The future of the greyhound racing industry remains unclear even after Racing Minister Kieran McAnulty received two detailed reports on the embattled code.
McAnulty confirmed yesterday he has read a long-awaited Racing Integrity Board report on potential improvements to animal welfare in the greyhound industry, which was put on notice by his predecessor Grant Robertson 18 months ago.
The RIB report was commissioned to determine whether improvements suggested then had been made, some around the safety of racing practices and track surfaces and design, and it was submitted this week.
Greyhound Racing New Zealand has also submitted a 50-page report to the minister in which they have outlined the improvements made and those which are intended to be implemented in the future.
McAnulty says he will not get the opportunity to present the RIB report to Cabinet this year so will do so in February but wanted to assure the issues raised 18 months ago are not being forgotten.
“The findings of the RIB progress report have made it clear that the status quo of the industry is no longer acceptable and so my recommendations to Cabinet will be made on that basis,” said McAnulty.
“The options are allow the industry to continue under strictly monitored regulations, or closure.
“The report will be published in the new year after Cabinet has reviewed the report.”
He says no decision on the future of the code has been made.
“I now have read both reports but no decision on whether greyhound racing maintains its social licence has been made,” he said. “The fact the code was put on notice and closure of it was mentioned under the former minister Grant Robertson shows how seriously animal welfare concerns have been taken.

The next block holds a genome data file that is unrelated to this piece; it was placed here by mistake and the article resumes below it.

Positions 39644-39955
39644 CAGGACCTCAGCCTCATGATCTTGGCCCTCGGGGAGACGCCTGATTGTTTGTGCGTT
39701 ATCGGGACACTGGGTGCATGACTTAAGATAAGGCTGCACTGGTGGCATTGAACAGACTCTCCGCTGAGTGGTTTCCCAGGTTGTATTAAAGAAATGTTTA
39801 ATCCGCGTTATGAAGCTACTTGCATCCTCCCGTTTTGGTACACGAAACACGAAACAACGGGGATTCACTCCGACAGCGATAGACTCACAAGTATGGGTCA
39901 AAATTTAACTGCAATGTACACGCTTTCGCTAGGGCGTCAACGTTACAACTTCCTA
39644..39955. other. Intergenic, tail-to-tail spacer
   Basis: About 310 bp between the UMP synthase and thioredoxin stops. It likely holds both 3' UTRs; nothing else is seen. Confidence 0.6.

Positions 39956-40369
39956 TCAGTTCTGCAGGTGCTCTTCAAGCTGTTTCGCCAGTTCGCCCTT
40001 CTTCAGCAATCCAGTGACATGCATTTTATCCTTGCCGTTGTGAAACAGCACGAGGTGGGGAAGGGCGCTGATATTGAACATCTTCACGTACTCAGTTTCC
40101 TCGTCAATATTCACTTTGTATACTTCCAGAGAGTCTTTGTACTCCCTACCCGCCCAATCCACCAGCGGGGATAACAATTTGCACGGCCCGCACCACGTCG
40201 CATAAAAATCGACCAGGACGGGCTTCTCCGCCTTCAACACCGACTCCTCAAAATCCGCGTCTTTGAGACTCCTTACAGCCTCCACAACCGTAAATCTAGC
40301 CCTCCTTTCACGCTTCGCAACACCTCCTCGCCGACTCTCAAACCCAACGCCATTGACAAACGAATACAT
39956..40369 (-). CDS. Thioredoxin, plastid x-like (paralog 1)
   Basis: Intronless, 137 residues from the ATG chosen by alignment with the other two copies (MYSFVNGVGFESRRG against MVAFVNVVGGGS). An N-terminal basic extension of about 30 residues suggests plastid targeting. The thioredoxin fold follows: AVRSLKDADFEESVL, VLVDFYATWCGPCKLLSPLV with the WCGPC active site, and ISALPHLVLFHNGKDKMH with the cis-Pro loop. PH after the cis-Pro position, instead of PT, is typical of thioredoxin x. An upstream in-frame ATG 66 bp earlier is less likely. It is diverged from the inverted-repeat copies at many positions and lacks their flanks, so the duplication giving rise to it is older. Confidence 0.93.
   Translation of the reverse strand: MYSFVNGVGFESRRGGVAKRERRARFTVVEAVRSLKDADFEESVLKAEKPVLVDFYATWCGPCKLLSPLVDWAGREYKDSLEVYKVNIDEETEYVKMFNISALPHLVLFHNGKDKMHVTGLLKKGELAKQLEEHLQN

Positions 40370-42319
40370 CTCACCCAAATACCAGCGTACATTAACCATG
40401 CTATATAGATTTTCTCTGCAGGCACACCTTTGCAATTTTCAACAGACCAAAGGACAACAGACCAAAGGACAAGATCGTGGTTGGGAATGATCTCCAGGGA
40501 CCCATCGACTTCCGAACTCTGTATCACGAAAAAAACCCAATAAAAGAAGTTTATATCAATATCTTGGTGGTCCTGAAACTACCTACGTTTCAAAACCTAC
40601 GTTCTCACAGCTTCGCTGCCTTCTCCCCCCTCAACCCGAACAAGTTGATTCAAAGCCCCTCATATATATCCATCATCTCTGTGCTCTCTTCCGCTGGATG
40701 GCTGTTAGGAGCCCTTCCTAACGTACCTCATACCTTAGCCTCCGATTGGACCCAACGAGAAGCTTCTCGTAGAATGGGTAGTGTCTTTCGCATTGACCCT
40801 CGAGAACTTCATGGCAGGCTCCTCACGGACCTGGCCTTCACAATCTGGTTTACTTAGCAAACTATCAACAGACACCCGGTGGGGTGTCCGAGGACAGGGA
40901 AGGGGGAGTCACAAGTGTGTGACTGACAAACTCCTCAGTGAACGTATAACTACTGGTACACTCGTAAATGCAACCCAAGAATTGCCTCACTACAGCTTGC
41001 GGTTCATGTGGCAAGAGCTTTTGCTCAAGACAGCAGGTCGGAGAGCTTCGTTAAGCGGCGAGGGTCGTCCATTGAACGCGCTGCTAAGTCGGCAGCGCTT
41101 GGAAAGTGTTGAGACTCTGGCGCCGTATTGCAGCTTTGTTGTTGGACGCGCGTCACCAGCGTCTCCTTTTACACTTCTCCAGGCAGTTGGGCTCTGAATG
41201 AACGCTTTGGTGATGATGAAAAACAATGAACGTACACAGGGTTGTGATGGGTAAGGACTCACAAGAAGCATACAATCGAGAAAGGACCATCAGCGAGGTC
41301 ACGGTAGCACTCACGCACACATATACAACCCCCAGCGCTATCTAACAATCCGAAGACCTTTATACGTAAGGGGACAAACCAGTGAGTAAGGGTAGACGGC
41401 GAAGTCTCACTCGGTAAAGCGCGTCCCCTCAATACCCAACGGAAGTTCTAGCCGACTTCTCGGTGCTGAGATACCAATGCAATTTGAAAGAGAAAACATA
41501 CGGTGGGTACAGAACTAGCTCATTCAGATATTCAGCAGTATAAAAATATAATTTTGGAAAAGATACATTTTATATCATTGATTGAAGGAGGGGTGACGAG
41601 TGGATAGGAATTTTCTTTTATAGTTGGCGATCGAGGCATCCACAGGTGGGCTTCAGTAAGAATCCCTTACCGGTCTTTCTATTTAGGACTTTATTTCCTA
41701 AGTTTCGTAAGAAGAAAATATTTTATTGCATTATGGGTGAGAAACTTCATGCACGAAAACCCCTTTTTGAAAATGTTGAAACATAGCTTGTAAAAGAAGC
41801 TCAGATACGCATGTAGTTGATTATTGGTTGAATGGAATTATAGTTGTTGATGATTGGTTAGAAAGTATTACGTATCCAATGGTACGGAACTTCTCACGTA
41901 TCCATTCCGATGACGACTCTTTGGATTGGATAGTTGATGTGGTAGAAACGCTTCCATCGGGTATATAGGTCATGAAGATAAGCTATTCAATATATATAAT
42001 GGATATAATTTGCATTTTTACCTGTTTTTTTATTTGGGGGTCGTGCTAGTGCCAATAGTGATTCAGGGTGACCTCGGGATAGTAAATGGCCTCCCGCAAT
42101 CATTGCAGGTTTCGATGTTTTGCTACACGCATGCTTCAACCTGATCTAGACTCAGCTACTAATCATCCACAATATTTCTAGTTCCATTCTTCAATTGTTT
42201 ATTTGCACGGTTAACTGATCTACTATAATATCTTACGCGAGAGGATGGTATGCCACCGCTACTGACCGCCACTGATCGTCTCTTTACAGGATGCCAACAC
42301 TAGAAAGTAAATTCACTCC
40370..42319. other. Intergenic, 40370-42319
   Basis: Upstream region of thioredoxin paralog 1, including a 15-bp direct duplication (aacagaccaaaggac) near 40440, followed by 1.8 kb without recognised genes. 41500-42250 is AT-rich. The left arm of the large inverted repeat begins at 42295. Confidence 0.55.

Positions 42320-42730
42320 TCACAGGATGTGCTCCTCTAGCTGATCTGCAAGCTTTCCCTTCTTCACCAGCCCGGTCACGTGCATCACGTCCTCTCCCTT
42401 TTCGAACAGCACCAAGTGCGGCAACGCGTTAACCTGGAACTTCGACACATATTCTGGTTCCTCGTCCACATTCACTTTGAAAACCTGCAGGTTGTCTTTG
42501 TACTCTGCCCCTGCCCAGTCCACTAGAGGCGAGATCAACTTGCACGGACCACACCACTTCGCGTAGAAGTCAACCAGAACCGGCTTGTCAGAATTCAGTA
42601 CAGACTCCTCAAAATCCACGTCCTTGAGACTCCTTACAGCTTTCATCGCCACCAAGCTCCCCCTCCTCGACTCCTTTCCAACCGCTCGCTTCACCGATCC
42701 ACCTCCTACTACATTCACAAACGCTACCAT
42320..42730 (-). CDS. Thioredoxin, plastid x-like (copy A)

“I want to come out this week and acknowledge we have the RIB report and a paper from GRNZ and Cabinet will consider the information.”
The major concerns raised when the greyhound code came under fire were safety of dogs when racing and what happens to them when they are retired.
GRNZ chief executive Edward Rennell acknowledges the code faced issues 18 months ago when its future was first threatened but claims they have made significant improvement in both areas.
“Greyhound Racing New Zealand and our participants accept the previous status quo was not an option,” says Rennell.
“GRNZ has made considerable progress in all facets of animal welfare and developed detailed plans for continuous improvement.
“We have successfully eliminated unnecessary euthanasia and have introduced new injury prevention and reduction strategies, including preferred box draw racing and the construction of a straight track in Whanganui.
“We acknowledge that there is still work to be done but GRNZ and our participants are committed to putting animal welfare at the heart of everything we do.”